Even within the play, Daniel Francis-Swaby finds an innate sweetness as Emory and there’s something lovely about a play about a young gay protagonist who has already accepted his sexuality thus freeing up the writing to focus elsewhere. Laura Evelyn’s Linda has squawking good fun too even as Conkel never quite lets us forget the darkness in the drama, it is processing day at the chicken plant after all, and even in the brilliant humour of the Blanche DuBois pastiche – the best bittersilliest moment – there’s a poignancy that lingers long after the laughter.

Running time: 75 minutes (without interval)
Booking until 25th October

Review: Once Upon A Christmas, Covent Garden

“Christmas may be cancelled!”

Billed as “a theatrical adventure in Covent Garden”, the details of which we’re urged to keep secret so that future participants can experience it unspoiled, Once Upon A Christmas is Look Left Look Right’s contribution to this year’s festive fare, and what an appetising treat it makes. An interactive experience for pairs (although it can be experienced solo as well), the adventure begins at a nondescript address, tucked amongst the shops and bars of this bustling part of London, but it soon becomes clear that there’s more than meets the eye here.

For this is the elf-run headquarters of Pantoland who have been forced to walk amongst humankind in order to avert the biggest crisis of them all – the cancellation of Christmas itself. This has been caused by the shocking break-up of Cinderella and Prince Charming and the only people that can -help – well, you’ve guessed it, it’s you and your friend. And so begins a helter-skelter journey of one-on-one encounters through the nooks and crannies of Covent Garden – some considerably more salubrious than others – accompanied by some extremely familiar faces, although they might not always act exactly as you might expect.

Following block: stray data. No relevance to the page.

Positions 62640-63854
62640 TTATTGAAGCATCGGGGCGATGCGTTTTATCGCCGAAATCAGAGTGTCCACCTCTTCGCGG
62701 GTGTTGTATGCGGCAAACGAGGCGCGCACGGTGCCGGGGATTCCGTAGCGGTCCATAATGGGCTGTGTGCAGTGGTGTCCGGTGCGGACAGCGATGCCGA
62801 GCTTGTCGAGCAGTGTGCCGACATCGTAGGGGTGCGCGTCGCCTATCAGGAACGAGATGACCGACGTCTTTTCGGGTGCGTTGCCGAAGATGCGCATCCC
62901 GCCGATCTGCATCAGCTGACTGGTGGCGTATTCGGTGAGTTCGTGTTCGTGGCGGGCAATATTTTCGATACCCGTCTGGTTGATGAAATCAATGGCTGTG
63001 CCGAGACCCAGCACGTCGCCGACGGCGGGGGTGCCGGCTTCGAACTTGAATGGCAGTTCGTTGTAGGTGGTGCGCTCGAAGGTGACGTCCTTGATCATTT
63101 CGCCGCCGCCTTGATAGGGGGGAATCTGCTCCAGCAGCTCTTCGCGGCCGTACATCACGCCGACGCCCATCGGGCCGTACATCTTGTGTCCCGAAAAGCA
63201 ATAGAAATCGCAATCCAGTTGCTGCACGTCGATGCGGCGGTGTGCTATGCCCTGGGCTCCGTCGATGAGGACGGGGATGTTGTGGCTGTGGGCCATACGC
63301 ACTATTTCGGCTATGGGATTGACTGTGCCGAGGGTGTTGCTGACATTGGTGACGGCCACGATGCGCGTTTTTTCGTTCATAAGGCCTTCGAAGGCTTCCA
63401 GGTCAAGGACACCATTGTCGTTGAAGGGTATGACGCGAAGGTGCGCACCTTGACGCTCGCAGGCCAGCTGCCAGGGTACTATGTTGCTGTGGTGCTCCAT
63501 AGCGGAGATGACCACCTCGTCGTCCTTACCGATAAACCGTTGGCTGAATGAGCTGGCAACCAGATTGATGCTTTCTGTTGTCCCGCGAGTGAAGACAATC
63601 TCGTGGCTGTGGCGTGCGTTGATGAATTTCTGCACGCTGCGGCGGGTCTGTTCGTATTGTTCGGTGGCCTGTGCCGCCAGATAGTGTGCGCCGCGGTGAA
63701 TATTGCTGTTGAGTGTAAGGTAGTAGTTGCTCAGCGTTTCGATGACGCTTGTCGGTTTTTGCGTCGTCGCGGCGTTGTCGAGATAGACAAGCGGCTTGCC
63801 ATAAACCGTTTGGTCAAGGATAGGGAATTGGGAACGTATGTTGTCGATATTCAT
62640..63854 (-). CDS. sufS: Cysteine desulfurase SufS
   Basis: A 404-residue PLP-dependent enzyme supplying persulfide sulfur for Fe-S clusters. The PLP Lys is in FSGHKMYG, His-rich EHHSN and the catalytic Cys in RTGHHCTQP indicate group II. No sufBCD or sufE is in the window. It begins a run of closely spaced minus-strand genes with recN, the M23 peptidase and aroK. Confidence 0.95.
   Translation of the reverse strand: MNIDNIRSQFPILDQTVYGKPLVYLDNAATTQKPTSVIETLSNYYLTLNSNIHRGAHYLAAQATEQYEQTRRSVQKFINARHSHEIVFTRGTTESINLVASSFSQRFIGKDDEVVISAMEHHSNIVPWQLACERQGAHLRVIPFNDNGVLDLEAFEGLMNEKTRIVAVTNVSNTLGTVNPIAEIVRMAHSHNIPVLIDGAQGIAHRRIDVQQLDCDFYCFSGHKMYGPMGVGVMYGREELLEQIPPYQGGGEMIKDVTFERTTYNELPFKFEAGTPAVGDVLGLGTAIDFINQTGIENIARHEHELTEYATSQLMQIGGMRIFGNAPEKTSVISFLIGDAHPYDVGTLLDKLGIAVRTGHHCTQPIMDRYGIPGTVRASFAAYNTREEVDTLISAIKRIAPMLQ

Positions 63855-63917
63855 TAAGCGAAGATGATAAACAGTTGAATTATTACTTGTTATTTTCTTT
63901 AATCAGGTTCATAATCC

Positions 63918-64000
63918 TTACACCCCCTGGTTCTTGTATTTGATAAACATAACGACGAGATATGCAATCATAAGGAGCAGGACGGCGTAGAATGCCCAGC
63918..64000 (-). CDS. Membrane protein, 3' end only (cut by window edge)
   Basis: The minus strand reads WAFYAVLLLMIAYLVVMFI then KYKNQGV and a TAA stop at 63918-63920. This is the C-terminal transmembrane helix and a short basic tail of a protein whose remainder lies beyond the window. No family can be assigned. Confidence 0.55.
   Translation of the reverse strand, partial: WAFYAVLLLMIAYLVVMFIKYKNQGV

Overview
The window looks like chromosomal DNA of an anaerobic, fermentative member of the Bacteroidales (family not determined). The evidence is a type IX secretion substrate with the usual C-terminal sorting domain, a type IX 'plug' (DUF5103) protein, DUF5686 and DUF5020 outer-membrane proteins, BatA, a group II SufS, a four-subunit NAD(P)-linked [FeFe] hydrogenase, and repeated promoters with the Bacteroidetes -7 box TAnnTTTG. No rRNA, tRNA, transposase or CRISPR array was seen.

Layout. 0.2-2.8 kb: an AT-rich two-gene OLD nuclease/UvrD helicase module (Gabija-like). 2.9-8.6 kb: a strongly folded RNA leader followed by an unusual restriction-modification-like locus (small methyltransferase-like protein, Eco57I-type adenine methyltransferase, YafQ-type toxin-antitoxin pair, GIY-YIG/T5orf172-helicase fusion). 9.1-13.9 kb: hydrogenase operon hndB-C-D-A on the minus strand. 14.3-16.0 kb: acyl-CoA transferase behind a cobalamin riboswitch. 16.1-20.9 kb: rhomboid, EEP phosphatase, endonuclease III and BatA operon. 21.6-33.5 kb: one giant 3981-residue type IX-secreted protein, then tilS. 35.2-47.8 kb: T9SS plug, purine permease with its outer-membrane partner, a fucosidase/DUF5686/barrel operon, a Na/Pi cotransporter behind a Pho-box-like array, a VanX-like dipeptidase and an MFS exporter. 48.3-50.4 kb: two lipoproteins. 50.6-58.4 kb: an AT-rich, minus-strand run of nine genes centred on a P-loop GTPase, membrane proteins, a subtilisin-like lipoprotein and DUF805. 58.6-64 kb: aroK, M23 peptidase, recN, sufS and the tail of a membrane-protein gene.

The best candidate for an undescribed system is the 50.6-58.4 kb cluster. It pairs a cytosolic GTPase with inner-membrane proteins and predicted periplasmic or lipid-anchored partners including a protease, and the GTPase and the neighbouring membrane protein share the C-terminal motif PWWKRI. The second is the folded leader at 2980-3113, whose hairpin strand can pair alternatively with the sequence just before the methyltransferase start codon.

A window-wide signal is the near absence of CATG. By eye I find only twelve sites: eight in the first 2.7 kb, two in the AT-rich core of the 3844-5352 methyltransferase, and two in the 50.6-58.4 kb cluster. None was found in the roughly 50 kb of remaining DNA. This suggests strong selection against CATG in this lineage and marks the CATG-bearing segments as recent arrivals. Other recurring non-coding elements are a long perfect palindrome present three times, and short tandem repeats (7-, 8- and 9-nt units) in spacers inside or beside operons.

It is a hugely charming enterprise and its fast-flowing nature – as you’re gently moved on from pillar to post to pumpkin – means that it is akin to tumbling into a winter Wonderland. A cast of eighteen excellently facilitate the journey constructed by writers Morgan Lloyd Malcolm and Katie Lyons and they offer an amusingly modern take on fairytale life – a bit of vicious gossip and tweeting here, some heartbroken necking of shots there, a wickedly amusing barrow-boy monk giving excellent banter. The show envelops you in its tinsel-clad embrace from the off and though the happy ending might never really seem in doubt, why on earth would you want it to be?


Those in search of earth-shattering drama or life-changing experience might need to recalibrate their expectations for a warm-hearted daftness in what is in store here and Once Upon A Christmas is all the stronger for it. Director Mimi Poskitt has marshalled her resources excellently, there’s some genuinely striking moments of acting alongside some excellent people management – Brandy Butter definitely wins the prize here – and that it all takes place in plain sight in so public an arena lends a marvellous sense of complicity to the whole affair, weaving it seamlessly into the fabric of the long-established entertainment in the square. Great fun.
Running time: 70 minutes (without interval)
Booking until 15th December


Originally written for The Public Reviews